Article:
Manhattan College has been able to send out cameras and other equipment to students taking Art of Digital Photography. The class has even been able to utilize editing software online that mimics Photoshop and allows for students to effectively work on their pieces. While this was a challenge in the beginning, life now seems to place so much value on the ability to adapt to these kinds of changes.

“I miss being in the lab, which, you know, has great software, great computers, and not being able to use the photo printers and the little studio, you know, that’s sad” Kobielski said. “But I think really, the spirit of the classes is expression and learning about photography and learning some of the history. You know, it’s such a difficult time for everybody, I think, students, including myself, kind of appreciate having an outlet. So I think it’s been very positive. And I know, for myself, I’m so happy to have this sort of interaction with people since you know, I’ve been so isolated. So that’s been very nice to connect.”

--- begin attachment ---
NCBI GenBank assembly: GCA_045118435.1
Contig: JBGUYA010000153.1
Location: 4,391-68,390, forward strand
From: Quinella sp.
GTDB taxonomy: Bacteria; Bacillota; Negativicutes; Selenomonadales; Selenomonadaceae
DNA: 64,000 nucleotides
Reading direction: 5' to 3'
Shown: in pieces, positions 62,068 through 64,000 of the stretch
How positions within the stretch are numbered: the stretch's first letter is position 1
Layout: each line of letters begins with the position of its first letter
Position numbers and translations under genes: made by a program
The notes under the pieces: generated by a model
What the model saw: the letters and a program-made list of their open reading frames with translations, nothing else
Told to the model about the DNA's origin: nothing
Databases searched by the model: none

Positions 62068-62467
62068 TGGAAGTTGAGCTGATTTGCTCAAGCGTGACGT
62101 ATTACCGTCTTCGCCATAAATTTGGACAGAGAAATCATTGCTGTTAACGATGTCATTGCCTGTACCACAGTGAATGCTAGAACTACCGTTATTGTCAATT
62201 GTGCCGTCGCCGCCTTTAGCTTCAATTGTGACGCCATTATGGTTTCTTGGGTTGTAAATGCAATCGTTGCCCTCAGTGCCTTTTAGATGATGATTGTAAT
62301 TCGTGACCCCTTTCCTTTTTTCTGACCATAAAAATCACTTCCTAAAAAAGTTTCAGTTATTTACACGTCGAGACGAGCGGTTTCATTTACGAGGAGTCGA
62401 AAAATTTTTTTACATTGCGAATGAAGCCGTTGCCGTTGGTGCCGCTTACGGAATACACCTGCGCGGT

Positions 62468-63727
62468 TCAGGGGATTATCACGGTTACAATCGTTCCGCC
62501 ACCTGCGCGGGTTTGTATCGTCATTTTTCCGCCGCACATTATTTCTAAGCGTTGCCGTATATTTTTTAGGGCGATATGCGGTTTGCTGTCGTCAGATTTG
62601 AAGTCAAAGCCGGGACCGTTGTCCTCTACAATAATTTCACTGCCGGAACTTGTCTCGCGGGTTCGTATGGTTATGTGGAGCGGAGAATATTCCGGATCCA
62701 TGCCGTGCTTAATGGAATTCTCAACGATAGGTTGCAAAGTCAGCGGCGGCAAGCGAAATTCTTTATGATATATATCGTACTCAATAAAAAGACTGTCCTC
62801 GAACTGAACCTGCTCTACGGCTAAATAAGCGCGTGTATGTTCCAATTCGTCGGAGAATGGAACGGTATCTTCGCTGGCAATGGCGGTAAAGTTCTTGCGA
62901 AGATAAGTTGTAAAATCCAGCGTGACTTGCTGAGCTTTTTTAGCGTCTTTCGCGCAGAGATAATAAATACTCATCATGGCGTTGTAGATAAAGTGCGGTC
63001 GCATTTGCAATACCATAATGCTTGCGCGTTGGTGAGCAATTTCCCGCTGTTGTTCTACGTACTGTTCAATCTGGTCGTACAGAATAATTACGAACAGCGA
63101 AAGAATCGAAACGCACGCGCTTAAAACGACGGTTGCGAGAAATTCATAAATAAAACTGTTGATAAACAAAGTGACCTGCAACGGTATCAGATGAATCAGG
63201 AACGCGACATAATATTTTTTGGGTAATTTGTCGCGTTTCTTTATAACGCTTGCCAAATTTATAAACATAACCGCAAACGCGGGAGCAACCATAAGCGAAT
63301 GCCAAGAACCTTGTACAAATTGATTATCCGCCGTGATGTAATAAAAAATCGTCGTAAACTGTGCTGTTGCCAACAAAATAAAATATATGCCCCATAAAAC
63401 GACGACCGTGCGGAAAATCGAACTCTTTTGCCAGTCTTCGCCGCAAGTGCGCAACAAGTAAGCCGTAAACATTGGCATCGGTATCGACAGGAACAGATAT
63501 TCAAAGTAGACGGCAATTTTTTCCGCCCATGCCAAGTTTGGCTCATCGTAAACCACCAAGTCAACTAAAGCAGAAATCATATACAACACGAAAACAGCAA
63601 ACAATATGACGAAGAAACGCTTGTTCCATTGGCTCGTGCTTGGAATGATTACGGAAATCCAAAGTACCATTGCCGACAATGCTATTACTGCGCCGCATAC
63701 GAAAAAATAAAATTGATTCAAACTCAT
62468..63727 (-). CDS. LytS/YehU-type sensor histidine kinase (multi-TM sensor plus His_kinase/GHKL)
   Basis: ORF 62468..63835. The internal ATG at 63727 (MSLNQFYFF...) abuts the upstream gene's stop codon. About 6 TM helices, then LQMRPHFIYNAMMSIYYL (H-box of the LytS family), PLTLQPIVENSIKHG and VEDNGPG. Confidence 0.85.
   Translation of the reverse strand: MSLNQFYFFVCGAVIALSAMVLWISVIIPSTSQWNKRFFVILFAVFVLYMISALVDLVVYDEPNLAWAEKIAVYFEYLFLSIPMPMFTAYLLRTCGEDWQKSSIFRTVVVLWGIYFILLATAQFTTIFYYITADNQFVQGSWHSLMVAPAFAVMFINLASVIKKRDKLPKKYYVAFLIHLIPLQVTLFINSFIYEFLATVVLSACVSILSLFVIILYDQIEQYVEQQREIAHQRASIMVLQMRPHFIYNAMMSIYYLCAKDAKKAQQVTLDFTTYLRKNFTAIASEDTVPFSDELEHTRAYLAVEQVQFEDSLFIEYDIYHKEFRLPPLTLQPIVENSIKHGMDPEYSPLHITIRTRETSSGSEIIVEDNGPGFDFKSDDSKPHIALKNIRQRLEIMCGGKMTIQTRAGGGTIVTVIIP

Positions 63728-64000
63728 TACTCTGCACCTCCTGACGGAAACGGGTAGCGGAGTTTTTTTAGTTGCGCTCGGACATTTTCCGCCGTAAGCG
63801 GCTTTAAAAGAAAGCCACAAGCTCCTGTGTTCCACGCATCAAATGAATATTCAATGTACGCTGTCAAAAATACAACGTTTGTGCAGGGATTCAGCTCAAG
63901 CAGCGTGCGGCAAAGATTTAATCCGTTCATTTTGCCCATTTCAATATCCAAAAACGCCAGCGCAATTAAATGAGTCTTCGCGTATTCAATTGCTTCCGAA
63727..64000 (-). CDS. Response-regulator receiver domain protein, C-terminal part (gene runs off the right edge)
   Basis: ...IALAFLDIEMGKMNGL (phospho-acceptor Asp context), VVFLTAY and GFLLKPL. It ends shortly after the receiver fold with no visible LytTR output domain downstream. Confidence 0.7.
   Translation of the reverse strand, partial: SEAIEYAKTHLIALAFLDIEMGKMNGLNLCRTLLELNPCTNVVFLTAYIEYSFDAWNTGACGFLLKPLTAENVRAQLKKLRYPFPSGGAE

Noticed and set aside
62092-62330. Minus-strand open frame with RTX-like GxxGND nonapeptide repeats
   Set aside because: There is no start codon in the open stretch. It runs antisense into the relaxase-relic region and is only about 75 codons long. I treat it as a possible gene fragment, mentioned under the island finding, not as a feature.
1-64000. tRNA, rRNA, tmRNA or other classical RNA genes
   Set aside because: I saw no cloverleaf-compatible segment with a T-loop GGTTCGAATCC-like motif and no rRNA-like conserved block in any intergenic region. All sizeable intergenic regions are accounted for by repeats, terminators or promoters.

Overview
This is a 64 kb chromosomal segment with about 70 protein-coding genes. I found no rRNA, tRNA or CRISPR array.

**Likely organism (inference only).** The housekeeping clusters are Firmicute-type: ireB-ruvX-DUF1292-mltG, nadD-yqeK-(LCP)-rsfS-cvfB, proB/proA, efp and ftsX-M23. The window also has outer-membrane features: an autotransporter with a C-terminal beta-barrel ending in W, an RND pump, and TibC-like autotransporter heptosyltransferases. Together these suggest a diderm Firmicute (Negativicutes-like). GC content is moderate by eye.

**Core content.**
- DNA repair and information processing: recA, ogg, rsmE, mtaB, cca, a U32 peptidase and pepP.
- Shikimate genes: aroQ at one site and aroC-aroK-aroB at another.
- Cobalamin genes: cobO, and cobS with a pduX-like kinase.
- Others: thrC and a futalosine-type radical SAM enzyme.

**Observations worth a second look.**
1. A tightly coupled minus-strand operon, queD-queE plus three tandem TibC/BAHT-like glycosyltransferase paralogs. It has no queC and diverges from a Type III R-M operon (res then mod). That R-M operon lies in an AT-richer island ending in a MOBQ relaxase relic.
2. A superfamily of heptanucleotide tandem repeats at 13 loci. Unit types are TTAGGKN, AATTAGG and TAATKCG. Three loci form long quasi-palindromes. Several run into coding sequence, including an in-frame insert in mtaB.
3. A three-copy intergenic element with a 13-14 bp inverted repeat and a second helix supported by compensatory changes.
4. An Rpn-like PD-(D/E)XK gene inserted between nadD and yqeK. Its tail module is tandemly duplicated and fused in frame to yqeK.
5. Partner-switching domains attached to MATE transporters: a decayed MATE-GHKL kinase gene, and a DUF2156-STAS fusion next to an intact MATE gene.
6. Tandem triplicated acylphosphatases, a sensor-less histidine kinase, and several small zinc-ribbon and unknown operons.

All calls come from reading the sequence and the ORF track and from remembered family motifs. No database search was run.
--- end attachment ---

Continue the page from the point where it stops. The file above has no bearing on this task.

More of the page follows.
For students taking Studio Television Production with communication professor Thom Gencarelli, a major aspect of the class would usually revolve around learning the art of television production and the techniques with the help of the extensive industry-standard technology and production studio MC has to offer. This studio allows students to practice with audio, staging, cameras, graphics, lighting and more, as listed in the description on the communication course catalog. The remote status of the class this semester created a new challenge: how to allow students to effectively learn how to broadcast without being in the studio. Even further, how to allow students to understand the professional world without having much access to the major components used in it.

After a declined request to hold this class in-person, Gencarelli needed to evaluate these questions and make changes to the curriculum to make these aspects a reality.